An Albion Family Tree With Special Roots

A piece of the U.P. will continue to have a special place on the quad

Brother and sister Joey Reynolds and Mary Nash, part of the Albion College grounds staff, stand alongside the tree originally planted by their grandfather, John Reynolds, '39, when he was an Albion College student.
Siblings Joey Reynolds and Mary Nash, part of the College grounds staff, stand alongside the tree originally planted by their grandfather, John Reynolds, '39, when he was an Albion student. The Austrian pine, beset by disease, was cut down March 6; a new tree from the family's Upper Peninsula property will be planted during the spring.

March 9, 2017 | By Chuck Carlson

In 1936, homesick for his native Upper Peninsula, sophomore John Reynolds decided to bring a little of the UP back to Albion College with him.

That year, with approval from College officials, Reynolds brought to Albion an Austrian pine tree from his home in Gladstone and planted it in the quad to join other pines in a grove that dominated the middle of the campus in those days.

On March 6, 81 years later, Joey Reynolds and Mary Nash stood over the fallen tree, which time and disease had all but killed, and thought of the grandfather they had never known but who they nonetheless knew all about.

Even though they hadn't met the man who died in 1968 at the age of 53, they knew what he’d left behind and, as members of the Albion College grounds crew that cut down the 25-foot tree, they knew what it meant to both their family as well as the Albion community.

“Kind of bittersweet,” said Mary.

The Reynolds pine pictured late last month.
The Reynolds pine, pictured in February, stood for 81 years.

John Reynolds had been one of 11 students from the UP who had been able to attend Albion in 1935 in what was then something more than a simple journey. Of those 11, only Reynolds graduated, earning his history degree in 1939. He had also been a member of the football team, the Forum Club and was in a fraternity.

During his sophomore year, he brought a sapling back from his home and, with no fanfare, planted it halfway down the quad, across from Stockwell Library, an enduring symbol of where he grew up.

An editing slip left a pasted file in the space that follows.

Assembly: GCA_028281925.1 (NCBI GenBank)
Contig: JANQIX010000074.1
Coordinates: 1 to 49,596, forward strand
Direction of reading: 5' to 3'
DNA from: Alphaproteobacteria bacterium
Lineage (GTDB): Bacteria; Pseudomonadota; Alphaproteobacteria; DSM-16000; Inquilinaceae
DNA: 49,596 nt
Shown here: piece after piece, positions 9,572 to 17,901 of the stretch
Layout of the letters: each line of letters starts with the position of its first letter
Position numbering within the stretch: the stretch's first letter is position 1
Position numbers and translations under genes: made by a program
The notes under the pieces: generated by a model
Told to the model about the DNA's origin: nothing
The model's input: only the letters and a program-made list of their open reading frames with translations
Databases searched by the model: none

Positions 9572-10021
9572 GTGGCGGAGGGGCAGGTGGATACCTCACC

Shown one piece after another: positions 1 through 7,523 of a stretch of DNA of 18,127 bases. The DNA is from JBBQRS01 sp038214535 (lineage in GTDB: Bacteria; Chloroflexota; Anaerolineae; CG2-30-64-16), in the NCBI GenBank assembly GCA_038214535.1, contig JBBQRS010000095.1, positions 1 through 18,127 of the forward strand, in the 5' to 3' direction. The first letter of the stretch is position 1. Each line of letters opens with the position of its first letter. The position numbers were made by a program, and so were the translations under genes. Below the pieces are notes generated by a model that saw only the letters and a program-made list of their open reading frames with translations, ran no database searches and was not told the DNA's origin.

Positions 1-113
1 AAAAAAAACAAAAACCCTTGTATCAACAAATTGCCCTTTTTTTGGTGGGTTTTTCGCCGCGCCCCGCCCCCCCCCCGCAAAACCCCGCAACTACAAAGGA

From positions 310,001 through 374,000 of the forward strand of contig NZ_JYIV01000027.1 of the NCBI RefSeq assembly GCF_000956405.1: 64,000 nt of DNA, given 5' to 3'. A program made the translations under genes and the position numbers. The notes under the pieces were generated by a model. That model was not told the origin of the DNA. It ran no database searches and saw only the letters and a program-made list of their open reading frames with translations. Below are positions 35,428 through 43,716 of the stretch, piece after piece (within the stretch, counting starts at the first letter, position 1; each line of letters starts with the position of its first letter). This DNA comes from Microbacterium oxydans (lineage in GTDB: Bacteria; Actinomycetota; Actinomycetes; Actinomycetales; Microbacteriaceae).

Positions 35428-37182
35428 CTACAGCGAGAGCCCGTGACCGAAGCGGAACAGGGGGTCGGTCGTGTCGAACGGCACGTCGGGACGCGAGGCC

“I think he wanted to bring a piece of home with him,” said Joey, holding a chainsaw that brought the tree down. “[The UP students] wanted to smell a piece of the UP.”

And there it grew, through violent windstorms and brutal winters and years of graduations.

It was there, too, when John met Gaetana Magnotta, an Albion native, who had graduated in 1937 with a degree in science.

They married in 1941, and each began careers in teaching, before new careers and responsibilities brought them back to Albion. They eventually settled on Porter Street, where the Mae Harrison Karro Residential Village (known to all as “The Mae”) now resides.

There, the couple opened the Snack Shop, which originally was located on Cass Street before moving down to its current spot at 201 Perry St. In the old days, the shop stayed open late to cater to late-shift factory workers who were looking to eat after a long day.

Gaetana Magnotta, '37, and John Reynolds, '39.
Gaetana Magnotta, '37, and John Reynolds, '39, from the Albionian.

They also raised 10 children—John Jr., Fred, Tana, Ann, Joe, Mike, Frank, Mary, Becky and Paul. Three of the children—John, Joe (Mary and Joey’s dad) and Frank—were on hand to see the tree come down.

But there were no tears or second thoughts because a new pine tree, which will be brought down in the next month or so from the family cabin in Rapid River, in the Upper Peninsula, will be planted in its place. And a plaque honoring John and Gaetana will be placed in front of it.

The old tree will be turned into board planks for use in projects around campus. But a portion will be carved into coasters (with their grandfather’s face on it) as a gift for the 29 grandchildren.

“The interesting thing to me was how nature has always permeated our family,” said John Jr. “There’s a legacy to this.”